The Yips beat Jose and Astros

JOSE ALTUVE (Wikipedia/Keith Allison).

As has been previously noted,  the distribution of divine justice by the Baseball Gods can be a seemingly random affair. But sometimes they will apply it with a telling vengeance. Such was the case this week when the heart and soul of a team, widely viewed as lacking either, was visited with a baseball disease the name of which professional ballplayers dare not speak. Out of fear of contracting it, they’ll call it “The Monster.” A television announcer referred to it as “a Thing.”  It’s more generally referred to as “Steve Blass’ Disease” or the “Steve Sax Syndrome.” In sports psychology they’ll state its name: the Yips.

During Game Two of the ALCS, Houston Astros second baseman Jose Altuve got the Yips. All of a sudden, out of nowhere, the former Gold Glove winner could no longer be relied on to make an accurate throw to first base on a routine grounder. An excellent fielder who made no throwing errors during the regular season made three in two games. They accounted for some unearned runs and the Astros lost both contests. Those two losses were enough for the no-name Tampa Bay Rays to finish them off in the best of seven series.

The Yips are a mysterious, rare, and nasty affliction whose effects can be fatal to a career.  Daniel Bard was a very good short reliever for the Boston Red Sox during the 2010 season and much of 2011 when he contracted them. By 2013 he was sent to the minors where he languished for five years without recovering before throwing in the towel. His fastball was still lively and he had great control in the bullpen. But on the mound under game conditions his confidence was shot and he couldn’t throw strikes. He mentored younger pitchers, teaching them how to throw his nasty slider. When he retired he became a franchise player coach for the Arizona Diamondbacks.

It’s tempting to attribute Altuve’s case to guilt.  When his team’s cheating was exposed they showed little contrition or humility. Instead, “Our critics are jealous, whining losers” became their rallying cry.  Their clubhouse looked arrogant and hubris-riddled and their season became The Vindictive Validation Tour. Their performance during the regular season was less than convincing. They backed into the playoffs as a wild card team with a losing record and somehow showed up on the doorstep of the World Series. Something had to give and it turned out to be the self-confidence of the player who had previously embodied the spirit of the team.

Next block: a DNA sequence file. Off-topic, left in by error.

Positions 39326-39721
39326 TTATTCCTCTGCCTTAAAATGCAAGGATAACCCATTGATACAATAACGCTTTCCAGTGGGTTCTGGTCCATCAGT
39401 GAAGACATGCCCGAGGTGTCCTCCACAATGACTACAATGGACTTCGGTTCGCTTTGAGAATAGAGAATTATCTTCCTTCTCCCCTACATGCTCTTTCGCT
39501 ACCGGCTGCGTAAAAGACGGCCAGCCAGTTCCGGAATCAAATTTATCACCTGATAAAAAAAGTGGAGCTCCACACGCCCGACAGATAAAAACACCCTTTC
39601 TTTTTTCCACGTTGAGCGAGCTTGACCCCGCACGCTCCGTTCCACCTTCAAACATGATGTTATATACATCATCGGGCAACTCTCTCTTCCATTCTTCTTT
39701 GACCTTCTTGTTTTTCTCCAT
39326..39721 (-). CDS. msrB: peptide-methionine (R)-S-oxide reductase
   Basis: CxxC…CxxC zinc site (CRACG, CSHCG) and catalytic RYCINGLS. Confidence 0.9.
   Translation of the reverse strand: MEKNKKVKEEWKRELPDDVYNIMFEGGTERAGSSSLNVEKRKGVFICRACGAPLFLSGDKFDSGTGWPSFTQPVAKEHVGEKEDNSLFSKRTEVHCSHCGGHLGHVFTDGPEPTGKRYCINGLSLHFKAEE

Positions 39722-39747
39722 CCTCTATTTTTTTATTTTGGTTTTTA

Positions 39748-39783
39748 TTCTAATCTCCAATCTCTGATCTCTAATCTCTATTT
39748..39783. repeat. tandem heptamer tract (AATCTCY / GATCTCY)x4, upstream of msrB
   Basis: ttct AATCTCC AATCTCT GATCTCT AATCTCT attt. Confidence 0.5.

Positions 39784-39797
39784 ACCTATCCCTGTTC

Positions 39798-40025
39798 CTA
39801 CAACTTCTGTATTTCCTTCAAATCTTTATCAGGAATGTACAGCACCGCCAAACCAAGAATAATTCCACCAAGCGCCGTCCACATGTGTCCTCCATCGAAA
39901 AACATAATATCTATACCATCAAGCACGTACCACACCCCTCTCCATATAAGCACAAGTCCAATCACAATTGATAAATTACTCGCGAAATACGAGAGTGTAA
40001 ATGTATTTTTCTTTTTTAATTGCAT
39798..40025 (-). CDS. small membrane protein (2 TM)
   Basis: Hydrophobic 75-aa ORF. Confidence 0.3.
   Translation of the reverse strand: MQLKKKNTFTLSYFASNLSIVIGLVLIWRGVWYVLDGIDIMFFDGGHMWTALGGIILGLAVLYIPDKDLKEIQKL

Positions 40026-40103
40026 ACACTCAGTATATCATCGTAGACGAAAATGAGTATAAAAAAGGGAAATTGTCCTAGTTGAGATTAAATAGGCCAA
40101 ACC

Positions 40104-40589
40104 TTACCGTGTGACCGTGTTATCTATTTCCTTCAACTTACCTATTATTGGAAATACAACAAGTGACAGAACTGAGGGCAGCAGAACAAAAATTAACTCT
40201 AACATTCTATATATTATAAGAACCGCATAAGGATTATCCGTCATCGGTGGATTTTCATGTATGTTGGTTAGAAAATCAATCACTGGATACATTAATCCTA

The Yips become a vicious cycle of self-questioning and adjustments. In real time, as they say, we watched Altuve’s face on television in high definition close-ups suffering the baseball tortures of the damned. It wasn’t hard to see the fear and dawning recognition of fate in his eyes as he watched the precise havoc the gods were wreaking on him and his team. Afterwards, Astros’ manager Dusty Baker, known for working well with players, could offer up only the cliched bromide, “Flush it.” Remarkably, he continued to hit well and his team came back to even the series. The Astros were teased with a final opportunity toward the end of Game Seven, failed, and went home.

Sometimes the Baseball Gods get it right. This season Daniel Bard, at the age of 35, decided to make a comeback attempt and was picked up by the Colorado Rockies. He overcame his nemesis and held the Yips at bay for a Covid-abbreviated season during which he threw very well.  Pitching in a mile high ballpark where routine flyballs can go into orbit, he fashioned a 3.65 ERA with six saves.

Altuve will probably handle his current challenge and move on. Effects can linger due to worries about it recurring. However that works out, a couple of observations are now inescapable.  During the 2020 ALCS, Altuve got the Yips and undeserved redemption eluded the Houston Astros.

Jerry Howard’s “Baseball Notes” appears weekly during the baseball season, playoffs included.


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